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Film Reviews
Fort McCoy -- Film Review
By Karsten Kastelan, October 12, 2010 10:40 ET
Bottom Line: A heartfelt, personal film with great performances aims for the stars and falls back to earth.
BERLIN -- First-time screenwriter Kate Connor's "Fort McCoy" is as ambitious as it is personal: Together with co-director Michael Worth, Connor retells her grandmother's childhood experiences as the daughter of a barber on the post-World War II military base of the title, which includes a German POW camp. Although clearly heartfelt and trying to compete with studio pictures in look and scope, the film has neither the direction and focus nor the financial means to come close to its lofty ambitions.

Chances for a small theatrical rollout domestically are slight, with technical inadequacies further hampering any sales.

The film begins with Frank (Eric Stoltz) and Ruby Stirn (Connor), their two children, Lester (Marty Backstrand) and Gertie (Gara Lonning), and Ruby's younger sister, Anna Gerkey (Lyndsy Fonseca) ,moving to Fort McCoy, where Frank will do his part for the war effort as a barber. When Gertie befriends the young German Heinrich, darker parts of the outwardly idyllic base come into view, including the presence of ideologically unrepentant SS soldiers and child molestation among the prisoners.

"Fort McCoy" only touches lightly on these subjects, mostly because it is mired in several other subplots: Anna finds love in the form and shape of handsome G.I. Sam (Andy Hirsch); Frank feels jealous and inadequate because he cannot fight in the war; and a dangerous SS man threatens Ruby.

Although many of the subplots play nicely, they take away from the main thrust of the film: a tightly knit family living so close to the enemy, who rarely is seen and never understood. So this is relegated to a footnote in favor of story lines that, while wholesome, are neither dramatic nor cinematic.

"Fort McCoy's" main problem is a technical one, though. Cinematographer Neil Lisk tries to emulate the style and framing of lavish studio pictures but fails to take the extraordinary depth-of-focus of digital cinematography into account. This results in a wide array of shots that are too focused on everything -- thereby directing the audience's attention to nothing -- or images pretty enough to hang on a wall but too flat for dramatic content. Artificial color saturation -- apparently meant to create lush images reminiscent of old Technicolor -- hurts more than it helps.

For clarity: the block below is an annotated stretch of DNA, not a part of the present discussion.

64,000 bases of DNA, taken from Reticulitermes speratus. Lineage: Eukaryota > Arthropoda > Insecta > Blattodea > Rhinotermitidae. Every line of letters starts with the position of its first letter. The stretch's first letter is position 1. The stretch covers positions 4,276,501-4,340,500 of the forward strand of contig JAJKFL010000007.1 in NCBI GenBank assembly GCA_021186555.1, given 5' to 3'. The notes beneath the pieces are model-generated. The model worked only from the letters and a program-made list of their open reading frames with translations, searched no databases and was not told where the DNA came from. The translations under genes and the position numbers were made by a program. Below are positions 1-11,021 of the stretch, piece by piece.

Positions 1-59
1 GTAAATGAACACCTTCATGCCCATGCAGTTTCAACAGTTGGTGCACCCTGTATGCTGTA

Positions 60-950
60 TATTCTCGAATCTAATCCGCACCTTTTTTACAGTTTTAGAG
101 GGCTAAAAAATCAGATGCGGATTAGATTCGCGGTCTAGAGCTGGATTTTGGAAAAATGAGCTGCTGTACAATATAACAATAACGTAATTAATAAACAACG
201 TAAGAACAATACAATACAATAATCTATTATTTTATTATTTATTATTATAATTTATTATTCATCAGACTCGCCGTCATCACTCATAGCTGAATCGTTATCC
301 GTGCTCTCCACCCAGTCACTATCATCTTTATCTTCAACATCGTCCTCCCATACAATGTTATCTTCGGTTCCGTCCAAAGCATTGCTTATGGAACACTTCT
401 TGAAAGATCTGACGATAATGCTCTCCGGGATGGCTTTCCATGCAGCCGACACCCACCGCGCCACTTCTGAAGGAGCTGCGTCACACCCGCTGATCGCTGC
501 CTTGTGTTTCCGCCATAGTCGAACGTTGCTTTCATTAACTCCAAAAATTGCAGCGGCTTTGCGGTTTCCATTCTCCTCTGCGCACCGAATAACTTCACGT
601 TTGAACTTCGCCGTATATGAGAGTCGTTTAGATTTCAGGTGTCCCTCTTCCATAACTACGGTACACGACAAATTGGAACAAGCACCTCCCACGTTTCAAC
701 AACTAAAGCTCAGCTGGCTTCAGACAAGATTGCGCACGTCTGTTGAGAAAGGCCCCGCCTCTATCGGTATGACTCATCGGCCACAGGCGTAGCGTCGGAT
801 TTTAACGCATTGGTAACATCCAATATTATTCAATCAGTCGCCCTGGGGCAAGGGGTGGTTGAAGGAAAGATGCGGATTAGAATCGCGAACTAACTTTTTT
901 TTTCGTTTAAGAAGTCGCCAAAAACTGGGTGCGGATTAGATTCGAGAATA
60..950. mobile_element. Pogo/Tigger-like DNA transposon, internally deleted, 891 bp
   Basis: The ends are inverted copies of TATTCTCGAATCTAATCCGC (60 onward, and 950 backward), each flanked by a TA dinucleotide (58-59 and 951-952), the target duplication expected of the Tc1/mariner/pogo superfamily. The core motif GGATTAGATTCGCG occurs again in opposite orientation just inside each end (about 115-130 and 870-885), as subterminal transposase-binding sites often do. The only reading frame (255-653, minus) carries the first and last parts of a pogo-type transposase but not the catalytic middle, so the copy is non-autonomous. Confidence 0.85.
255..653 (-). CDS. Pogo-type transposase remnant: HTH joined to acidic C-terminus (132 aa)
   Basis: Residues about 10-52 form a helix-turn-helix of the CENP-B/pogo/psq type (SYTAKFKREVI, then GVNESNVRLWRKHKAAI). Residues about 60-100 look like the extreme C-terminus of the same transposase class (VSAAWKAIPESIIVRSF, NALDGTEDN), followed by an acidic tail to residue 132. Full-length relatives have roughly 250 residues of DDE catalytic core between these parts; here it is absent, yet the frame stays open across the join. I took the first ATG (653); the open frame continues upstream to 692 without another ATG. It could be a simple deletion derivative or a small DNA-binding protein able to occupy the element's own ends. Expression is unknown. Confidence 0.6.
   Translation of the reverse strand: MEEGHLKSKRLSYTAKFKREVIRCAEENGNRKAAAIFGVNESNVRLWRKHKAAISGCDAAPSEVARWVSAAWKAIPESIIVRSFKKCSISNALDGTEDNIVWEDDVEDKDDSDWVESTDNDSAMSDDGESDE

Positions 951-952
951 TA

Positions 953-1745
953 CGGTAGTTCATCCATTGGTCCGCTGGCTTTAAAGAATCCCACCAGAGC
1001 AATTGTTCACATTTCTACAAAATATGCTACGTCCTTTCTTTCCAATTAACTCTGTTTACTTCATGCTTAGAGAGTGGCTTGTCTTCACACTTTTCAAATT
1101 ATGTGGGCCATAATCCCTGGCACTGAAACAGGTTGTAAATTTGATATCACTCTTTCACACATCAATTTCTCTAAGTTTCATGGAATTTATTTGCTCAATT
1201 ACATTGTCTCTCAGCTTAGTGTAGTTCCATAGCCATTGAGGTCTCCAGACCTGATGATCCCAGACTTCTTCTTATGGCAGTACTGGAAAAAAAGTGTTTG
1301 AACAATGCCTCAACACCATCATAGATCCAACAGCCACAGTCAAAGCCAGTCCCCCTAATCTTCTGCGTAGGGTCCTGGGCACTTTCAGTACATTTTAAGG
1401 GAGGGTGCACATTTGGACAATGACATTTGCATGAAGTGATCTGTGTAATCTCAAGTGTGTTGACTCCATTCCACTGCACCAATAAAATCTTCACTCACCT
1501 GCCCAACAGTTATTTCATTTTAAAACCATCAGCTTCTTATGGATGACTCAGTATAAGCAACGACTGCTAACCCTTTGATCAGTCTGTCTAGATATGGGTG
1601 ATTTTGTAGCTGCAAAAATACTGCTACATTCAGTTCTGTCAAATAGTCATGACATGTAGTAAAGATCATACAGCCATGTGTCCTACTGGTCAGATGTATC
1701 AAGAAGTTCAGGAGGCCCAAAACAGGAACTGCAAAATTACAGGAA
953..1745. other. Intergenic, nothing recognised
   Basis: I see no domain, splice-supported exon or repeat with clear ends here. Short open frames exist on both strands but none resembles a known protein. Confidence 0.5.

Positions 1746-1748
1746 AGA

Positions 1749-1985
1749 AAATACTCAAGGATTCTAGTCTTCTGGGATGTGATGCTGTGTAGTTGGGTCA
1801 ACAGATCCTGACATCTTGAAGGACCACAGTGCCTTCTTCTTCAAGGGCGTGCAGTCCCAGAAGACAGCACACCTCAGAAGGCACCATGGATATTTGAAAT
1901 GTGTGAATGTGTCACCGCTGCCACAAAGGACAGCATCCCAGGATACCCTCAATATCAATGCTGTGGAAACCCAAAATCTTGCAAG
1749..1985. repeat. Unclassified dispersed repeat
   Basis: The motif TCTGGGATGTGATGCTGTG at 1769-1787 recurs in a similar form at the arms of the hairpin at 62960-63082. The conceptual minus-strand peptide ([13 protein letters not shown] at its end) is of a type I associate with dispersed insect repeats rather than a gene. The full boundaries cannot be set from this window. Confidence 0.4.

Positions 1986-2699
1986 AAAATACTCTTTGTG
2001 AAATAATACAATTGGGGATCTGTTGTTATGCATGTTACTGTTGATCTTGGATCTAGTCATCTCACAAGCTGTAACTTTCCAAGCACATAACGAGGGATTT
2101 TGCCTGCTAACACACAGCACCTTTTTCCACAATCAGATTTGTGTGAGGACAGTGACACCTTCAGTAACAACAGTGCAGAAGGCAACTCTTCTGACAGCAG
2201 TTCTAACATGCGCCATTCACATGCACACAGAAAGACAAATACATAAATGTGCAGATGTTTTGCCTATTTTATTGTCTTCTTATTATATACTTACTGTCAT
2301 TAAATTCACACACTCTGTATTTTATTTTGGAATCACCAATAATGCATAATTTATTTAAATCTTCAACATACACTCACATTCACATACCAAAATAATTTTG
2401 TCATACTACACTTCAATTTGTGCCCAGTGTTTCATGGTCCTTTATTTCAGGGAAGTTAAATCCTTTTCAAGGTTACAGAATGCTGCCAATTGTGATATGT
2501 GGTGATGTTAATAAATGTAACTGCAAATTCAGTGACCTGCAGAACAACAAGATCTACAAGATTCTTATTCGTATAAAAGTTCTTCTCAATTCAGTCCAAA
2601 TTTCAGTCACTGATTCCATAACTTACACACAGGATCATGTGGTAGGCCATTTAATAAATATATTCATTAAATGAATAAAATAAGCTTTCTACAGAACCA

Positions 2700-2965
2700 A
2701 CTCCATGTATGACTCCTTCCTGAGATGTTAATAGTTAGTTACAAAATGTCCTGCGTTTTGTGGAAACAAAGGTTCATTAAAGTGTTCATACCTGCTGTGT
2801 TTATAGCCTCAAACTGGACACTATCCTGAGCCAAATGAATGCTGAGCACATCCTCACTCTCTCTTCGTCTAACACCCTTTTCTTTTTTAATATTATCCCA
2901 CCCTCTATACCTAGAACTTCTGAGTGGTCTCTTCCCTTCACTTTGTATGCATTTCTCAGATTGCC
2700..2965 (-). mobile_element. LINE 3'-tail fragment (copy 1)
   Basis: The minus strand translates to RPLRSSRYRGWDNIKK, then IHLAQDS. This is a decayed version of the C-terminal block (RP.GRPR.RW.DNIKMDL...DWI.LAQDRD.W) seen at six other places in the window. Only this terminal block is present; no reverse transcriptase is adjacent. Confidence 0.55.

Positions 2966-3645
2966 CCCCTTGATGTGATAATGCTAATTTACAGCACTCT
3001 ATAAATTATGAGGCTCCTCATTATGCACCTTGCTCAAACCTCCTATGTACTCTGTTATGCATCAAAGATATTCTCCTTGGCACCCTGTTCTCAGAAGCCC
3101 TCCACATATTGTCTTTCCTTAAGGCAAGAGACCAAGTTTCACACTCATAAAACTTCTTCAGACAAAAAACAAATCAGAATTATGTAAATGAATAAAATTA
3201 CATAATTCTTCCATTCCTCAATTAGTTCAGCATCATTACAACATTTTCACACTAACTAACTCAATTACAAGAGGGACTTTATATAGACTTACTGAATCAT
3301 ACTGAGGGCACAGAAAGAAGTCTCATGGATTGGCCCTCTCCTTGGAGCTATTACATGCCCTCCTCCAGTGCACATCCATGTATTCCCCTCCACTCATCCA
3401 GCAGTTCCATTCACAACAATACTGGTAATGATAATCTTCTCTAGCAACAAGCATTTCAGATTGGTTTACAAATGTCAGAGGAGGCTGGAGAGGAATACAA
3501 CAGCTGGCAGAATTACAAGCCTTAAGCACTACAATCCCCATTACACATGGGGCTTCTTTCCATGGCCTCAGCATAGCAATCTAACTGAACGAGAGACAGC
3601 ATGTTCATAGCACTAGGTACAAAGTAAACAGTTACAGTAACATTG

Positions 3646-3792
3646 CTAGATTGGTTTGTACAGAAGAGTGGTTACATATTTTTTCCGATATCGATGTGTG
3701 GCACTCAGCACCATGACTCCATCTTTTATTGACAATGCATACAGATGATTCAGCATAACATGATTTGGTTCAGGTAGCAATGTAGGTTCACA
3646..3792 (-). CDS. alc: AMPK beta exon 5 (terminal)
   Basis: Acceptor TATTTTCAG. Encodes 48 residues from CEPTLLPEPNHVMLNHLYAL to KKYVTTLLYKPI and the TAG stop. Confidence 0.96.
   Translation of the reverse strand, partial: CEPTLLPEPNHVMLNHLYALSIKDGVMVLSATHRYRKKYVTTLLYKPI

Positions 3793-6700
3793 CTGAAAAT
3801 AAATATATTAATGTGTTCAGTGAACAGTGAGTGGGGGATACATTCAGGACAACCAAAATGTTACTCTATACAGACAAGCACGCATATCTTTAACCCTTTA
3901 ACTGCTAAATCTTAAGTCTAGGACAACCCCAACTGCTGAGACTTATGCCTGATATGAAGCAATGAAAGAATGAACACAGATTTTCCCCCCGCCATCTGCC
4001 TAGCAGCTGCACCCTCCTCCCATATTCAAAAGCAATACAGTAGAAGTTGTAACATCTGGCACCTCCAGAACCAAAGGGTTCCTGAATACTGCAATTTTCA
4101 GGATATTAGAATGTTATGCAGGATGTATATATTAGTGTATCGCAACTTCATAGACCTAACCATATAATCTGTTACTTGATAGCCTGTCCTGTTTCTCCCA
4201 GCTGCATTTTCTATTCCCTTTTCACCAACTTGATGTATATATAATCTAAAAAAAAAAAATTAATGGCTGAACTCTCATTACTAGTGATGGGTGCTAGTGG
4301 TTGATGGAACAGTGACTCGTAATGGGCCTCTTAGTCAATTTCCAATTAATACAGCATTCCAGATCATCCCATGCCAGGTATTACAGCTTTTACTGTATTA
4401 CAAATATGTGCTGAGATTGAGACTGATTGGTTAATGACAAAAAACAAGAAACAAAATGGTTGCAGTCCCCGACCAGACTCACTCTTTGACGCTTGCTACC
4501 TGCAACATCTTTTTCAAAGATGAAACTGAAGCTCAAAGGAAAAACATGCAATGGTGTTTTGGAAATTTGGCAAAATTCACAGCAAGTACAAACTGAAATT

The other problem is the sound. Although composer Dana Niu's sweeping theme makes several appearances, most of the film is neither scored nor underscored, and the foley work does not seem finished. This results in dialogue sounding too crisp and artificial.

Fortunately, most performances are more than up to par with the film's lofty ambitions. Stoltz is entirely convincing as a man humbled by his German heritage and prevented from showing his American patriotism on the battlefield. Connor clearly proves that she can carry a lead, especially if it's tailored to her period-piece-friendly looks. Fonseca is delightful as a young girl in love, with executive producer Hirsch also showing great potential as her paramour.

The exception is Josh Zabel, who clearly is too young for the pivotal role of Heinrich, which calls for a youngish 16-year-old boy, not a fourth-grader, which is what he looks like.

Venue: Oldenburg International Film Festival
Production: Marzipan Entertainment
Cast: Eric Stoltz, Kate Connor, Lyndsy Fonseca, Andy Hirsch, Camryn Manheim, Brendan Fehr, Seymour Cassel
Directors: Kate Connor, Michael Worth
Screenwriter: Kate Connor
Producers: Eric Stoltz, Kate Connor
Executive producer: Andy Hirsch
Director of photography: Neil Lisk
Production designer: Chuck Parker
Music: Dana Niu
Costume designer: Alicia Joy Ryding
´┐ŻEditor: Robert Brakey
No rating, 101 minutes